Let $p_1,\dotsc,p_m$ be real polynomials (although rational can do as well) in $t$ variables.

What is the most efficient way to compute the smallest degree $d$ such that $s(p_1,\dotsc,p_m) = 0$ for some rational symmetric polynomial $s$ in $m$ variables?

At the moment I am doing this for $t = 1$ by iterating the following simple algorithm over $d \geq 1$:

Create a list

`Sc`

of the Schur functions corresponding to the partitions of $k \leq d$ with at most $m$ parts, which is a linear basis over $\Bbb{Q}$ for the space of symmetric polynomials in $m$ variables with degree up to $d$.Compute the list

`Ps`

of the evaluations of each element of`Sc`

at $(p_1,\dotsc,p_m)$.Convert the elements of

`Ps`

into vectors and stop if they are linearly dependent, otherwise increase $d$ by one and repeat from 1.

This works reasonably well when the degrees of $p_1,\dotsc,p_m$ are small, but otherwise iterating over each $d$ involves quite a bit of work and it doesn't scale very well.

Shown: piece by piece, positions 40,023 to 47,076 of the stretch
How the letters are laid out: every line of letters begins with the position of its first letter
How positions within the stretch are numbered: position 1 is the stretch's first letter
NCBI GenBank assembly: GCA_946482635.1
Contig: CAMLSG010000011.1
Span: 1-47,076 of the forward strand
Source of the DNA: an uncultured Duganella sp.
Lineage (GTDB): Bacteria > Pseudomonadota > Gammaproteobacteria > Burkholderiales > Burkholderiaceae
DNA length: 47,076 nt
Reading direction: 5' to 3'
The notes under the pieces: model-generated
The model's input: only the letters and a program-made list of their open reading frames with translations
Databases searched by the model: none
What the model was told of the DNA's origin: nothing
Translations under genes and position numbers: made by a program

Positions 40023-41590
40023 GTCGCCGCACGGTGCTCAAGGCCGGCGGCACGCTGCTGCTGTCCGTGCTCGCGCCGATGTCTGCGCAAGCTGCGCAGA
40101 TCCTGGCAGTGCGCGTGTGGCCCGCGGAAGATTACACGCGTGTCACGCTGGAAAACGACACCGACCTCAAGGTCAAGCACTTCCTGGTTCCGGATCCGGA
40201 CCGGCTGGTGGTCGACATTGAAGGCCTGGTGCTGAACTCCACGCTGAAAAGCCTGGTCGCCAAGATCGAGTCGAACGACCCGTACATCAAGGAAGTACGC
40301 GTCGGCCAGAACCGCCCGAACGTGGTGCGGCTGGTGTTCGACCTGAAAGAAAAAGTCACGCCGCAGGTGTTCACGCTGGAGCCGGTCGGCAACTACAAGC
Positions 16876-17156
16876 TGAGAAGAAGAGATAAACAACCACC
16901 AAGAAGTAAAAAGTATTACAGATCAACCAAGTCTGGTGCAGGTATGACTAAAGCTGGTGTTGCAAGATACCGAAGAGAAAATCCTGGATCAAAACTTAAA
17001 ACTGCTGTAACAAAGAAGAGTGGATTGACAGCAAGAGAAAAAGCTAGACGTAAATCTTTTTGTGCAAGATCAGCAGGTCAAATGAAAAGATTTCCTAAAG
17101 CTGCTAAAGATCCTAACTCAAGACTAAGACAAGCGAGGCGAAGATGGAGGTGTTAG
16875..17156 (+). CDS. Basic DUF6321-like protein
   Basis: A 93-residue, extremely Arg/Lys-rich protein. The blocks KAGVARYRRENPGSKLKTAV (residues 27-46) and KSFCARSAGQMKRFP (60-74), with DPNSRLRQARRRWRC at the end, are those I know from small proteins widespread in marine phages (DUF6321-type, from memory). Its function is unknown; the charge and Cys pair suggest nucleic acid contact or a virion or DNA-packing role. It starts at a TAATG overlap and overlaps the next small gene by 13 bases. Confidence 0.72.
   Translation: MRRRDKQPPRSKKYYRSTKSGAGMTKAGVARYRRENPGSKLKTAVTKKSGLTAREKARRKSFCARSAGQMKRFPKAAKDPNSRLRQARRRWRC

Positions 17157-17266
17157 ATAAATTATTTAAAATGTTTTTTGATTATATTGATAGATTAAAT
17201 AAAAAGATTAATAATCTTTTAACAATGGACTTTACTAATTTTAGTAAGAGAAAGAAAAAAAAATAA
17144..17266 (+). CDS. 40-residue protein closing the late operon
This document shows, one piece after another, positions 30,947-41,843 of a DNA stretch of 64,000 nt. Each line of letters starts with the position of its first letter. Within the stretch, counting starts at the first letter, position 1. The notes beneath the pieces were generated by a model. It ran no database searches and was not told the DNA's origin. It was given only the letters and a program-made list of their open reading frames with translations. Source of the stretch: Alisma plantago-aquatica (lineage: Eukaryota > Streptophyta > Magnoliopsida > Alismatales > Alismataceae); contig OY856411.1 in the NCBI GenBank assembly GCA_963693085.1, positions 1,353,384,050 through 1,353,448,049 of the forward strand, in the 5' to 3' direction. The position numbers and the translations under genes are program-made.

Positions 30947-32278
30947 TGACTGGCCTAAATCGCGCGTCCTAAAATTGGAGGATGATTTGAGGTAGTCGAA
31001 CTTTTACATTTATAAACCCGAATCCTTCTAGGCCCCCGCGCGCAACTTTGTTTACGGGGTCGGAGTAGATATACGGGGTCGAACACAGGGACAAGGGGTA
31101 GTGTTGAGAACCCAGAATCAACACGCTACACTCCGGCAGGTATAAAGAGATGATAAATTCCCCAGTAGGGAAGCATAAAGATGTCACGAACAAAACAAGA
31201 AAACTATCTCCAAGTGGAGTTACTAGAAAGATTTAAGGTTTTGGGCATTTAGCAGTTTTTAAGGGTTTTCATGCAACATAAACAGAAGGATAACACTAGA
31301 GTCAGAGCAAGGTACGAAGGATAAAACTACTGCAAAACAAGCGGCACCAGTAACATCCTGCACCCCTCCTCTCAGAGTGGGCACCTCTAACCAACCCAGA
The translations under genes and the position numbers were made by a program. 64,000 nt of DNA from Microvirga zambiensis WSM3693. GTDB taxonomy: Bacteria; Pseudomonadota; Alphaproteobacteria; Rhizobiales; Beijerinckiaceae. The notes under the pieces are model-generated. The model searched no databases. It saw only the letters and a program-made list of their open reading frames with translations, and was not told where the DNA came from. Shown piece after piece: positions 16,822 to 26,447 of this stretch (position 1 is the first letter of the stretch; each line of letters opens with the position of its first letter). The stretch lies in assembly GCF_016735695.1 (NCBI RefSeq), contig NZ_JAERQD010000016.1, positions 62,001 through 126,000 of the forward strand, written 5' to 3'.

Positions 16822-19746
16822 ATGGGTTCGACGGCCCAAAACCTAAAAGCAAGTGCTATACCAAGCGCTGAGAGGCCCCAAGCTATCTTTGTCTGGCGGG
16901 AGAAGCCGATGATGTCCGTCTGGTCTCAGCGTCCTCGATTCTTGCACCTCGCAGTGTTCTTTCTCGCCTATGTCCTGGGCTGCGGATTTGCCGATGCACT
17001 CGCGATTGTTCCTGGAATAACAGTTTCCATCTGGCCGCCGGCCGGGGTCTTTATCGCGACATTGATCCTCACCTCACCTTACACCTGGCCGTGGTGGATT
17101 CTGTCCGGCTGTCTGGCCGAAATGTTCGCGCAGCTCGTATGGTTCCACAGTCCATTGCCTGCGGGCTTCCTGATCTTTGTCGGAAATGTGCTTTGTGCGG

I know that the equivalent problem for $s \in \Bbb{Q}[X_1,\dotsc,X_m]$ is "readily" solved through variable elimination via Gröbner bases, but I have yet to find a way to make this work for symmetric polynomials. I also thought that I might compute the relevant ideal and then try to find the subset fixed by the symmetric group in $m$ variables, but I couldn't find any facilities in Sage to compute fixed sets under a group action (which I guess is a hard problem in general).